“One of the important factors is that Ayatollah Khamenei didn’t tell to any hardliner to ‘do something,’ ” adds Jalaiepour. “This decision of Ayatollah Khamenei was very important, and for this reason hardliners couldn’t manipulate everything. But we should stay, and wait…. It is hopeful for the future, but needs more time.”
Warning against 'well-known reformist figures'
The hardline Kayhan newspaper – whose editor is an official representative of Khamenei – this week warned Rohani not to bring into his cabinet “well-known reformist figures,” if they have not publicly denounced what it called the “American-Israeli plotted sedition” of 2009. Kayhan also criticized Rohani for thanking Khatami for his campaign endorsement, saying it “exacerbates concerns that Dr. Rohani might neglect the danger that the leaders and agents of the  sedition could pose for his administration.”
Yet Kayhan has also backed Rohani, and those warnings are likely just part of the post-election debate about Rohani’s win, and the political balance he aims to achieve with a cabinet that is “beyond factions.”
“I think these people want to warn Mr. Rohani not to get close to extreme reformists, but I see no reason for it, because he wouldn’t do such a thing,” says Amir Mohebian, a conservative editor and analyst, in one interview published this week.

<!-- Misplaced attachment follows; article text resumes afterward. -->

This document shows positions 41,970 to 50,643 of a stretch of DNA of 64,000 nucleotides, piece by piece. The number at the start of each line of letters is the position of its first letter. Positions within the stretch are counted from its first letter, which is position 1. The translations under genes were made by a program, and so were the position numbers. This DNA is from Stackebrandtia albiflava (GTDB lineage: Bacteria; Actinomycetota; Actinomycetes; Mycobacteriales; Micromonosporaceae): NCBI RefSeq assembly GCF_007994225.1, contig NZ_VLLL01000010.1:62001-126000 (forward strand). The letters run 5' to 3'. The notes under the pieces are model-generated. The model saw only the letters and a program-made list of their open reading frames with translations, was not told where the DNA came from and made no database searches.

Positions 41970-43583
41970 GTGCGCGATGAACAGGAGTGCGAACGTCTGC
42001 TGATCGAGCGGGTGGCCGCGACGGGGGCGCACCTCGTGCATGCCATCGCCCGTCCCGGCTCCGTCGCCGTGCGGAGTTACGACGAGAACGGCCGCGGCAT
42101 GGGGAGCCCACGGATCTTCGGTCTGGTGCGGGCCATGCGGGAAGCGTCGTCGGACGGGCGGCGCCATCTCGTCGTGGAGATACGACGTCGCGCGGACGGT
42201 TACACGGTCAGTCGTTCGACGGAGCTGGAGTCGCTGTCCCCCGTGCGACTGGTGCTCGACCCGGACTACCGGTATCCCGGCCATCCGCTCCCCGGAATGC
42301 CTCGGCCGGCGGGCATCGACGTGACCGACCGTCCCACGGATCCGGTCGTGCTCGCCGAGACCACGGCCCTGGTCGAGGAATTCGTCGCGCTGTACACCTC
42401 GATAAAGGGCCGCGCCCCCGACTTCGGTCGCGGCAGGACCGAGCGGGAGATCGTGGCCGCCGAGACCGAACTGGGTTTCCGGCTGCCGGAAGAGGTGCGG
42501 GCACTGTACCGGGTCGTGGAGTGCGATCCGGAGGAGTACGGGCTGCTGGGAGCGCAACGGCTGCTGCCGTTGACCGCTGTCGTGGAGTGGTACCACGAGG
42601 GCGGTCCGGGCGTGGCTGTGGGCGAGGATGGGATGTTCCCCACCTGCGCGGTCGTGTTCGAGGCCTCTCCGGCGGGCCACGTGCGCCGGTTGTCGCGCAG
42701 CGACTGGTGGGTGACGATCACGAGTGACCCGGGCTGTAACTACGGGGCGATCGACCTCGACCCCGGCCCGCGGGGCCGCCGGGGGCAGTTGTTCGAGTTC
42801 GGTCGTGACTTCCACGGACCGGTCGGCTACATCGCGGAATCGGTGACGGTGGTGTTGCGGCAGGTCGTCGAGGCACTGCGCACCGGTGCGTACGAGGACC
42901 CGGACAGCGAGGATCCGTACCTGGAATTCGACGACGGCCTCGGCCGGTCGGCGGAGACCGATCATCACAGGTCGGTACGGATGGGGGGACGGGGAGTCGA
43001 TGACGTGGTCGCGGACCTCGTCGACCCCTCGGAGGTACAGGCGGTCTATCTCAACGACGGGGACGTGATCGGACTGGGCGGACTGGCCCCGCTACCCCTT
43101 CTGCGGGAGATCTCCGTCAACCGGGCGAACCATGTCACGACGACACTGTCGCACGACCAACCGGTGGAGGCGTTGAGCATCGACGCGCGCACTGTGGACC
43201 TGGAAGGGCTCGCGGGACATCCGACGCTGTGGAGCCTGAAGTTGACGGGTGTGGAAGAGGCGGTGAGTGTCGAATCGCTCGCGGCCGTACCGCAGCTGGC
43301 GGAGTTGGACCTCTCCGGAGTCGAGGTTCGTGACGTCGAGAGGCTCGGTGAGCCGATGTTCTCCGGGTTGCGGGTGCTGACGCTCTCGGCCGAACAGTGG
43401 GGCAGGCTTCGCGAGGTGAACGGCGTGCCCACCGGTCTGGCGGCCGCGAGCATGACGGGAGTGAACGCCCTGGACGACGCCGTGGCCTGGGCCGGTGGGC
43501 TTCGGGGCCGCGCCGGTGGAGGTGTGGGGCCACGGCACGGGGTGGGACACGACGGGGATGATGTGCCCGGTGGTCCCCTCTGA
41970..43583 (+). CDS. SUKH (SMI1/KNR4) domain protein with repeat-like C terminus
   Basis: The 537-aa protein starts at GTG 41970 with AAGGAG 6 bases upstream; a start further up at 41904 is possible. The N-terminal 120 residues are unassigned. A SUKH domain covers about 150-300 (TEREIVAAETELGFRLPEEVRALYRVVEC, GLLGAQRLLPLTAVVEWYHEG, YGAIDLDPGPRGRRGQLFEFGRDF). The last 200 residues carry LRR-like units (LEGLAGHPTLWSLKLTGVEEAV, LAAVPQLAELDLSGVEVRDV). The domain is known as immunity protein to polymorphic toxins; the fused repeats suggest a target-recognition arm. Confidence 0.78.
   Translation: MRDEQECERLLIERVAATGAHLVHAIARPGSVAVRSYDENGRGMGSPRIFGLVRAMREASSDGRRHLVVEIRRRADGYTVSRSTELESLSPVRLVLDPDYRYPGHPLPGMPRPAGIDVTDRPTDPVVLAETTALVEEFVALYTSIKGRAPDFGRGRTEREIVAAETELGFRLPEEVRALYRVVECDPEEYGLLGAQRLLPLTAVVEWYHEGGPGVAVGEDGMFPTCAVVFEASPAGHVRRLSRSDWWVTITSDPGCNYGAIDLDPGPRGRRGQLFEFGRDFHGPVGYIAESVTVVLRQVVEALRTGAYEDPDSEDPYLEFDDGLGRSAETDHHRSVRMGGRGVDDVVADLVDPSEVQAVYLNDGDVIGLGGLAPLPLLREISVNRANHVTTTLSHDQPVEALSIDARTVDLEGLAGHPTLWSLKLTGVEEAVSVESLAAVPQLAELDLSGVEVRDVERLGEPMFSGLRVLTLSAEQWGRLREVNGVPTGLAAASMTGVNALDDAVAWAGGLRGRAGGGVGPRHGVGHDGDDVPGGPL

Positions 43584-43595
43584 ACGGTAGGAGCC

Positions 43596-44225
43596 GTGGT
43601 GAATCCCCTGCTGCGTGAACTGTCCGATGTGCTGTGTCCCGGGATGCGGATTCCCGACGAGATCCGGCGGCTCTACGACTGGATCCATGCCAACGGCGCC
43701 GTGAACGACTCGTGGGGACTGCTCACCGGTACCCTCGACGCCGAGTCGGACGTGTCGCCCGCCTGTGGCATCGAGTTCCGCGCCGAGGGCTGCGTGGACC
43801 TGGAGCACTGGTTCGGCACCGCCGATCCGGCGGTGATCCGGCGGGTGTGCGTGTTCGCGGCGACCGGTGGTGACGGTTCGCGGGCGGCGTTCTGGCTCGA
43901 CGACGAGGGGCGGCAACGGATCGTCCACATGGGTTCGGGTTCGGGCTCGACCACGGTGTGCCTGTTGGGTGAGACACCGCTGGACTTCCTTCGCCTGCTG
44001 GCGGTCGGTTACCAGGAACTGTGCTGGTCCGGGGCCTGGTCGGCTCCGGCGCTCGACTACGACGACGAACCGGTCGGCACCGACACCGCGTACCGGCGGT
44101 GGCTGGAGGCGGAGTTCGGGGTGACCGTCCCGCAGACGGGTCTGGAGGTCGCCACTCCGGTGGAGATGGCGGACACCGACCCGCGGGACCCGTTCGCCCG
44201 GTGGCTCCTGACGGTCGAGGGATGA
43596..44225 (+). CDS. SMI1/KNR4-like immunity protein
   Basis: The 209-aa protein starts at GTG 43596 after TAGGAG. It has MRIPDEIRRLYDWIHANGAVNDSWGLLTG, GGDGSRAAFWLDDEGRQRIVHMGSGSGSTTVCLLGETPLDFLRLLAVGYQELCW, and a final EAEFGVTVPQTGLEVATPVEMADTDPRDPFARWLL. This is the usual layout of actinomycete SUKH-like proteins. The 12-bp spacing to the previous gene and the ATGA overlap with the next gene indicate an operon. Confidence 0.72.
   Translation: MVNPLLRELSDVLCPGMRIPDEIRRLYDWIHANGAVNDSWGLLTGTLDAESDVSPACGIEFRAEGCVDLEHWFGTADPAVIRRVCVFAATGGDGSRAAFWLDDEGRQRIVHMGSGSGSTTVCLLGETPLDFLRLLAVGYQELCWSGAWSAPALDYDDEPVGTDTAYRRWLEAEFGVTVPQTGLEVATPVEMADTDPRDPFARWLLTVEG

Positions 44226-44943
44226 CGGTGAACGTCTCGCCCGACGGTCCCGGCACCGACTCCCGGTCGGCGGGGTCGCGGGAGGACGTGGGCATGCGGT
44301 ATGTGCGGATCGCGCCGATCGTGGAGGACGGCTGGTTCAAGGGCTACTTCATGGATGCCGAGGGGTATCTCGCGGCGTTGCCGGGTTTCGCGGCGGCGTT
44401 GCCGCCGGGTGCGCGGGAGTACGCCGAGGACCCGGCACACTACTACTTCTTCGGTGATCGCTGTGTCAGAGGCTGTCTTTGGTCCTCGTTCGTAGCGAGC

“The principlists should avoid self-deception and accept defeat responsibly and realistically and enter a phase of harsh self-criticism … to understand what has stopped them,” said Mr. Mohebian, an editor of Resalat newspaper, in another interview. “If they do not … they will lose the future…. [B]laming others will not solve their problem.”
Time to reflect?
Tehran University political scientist Sadiq Zibakalam also had a direct message for the leader of Ansar-e Hezbollah, when he examined the election results.
“It is better for Mr. Allah Karam and his like-minded [hardliners] to reach a conclusion about the past and the present and ask why their candidate and his ideas have received 4 million votes while their opponent has won 18 million votes,” Mr. Zibakalam was quoted as saying on the Fararu.com website. “Unfortunately … they have not understood that people voted for moderation, rationality and collective wisdom and denounced Allah Karam’s threats to make chaos.”
For many Iranians, the sense of positive change brought by the election result is palpable, for now.
“The last four years [under President Mahmoud Ahmadinejad], we were living in a closed atmosphere,” says Khatami adviser Jalaiepour. “There is a new atmosphere. These days if you go to a shop, or to a university, the atmosphere has been changed, compared to one month ago. This is very important.”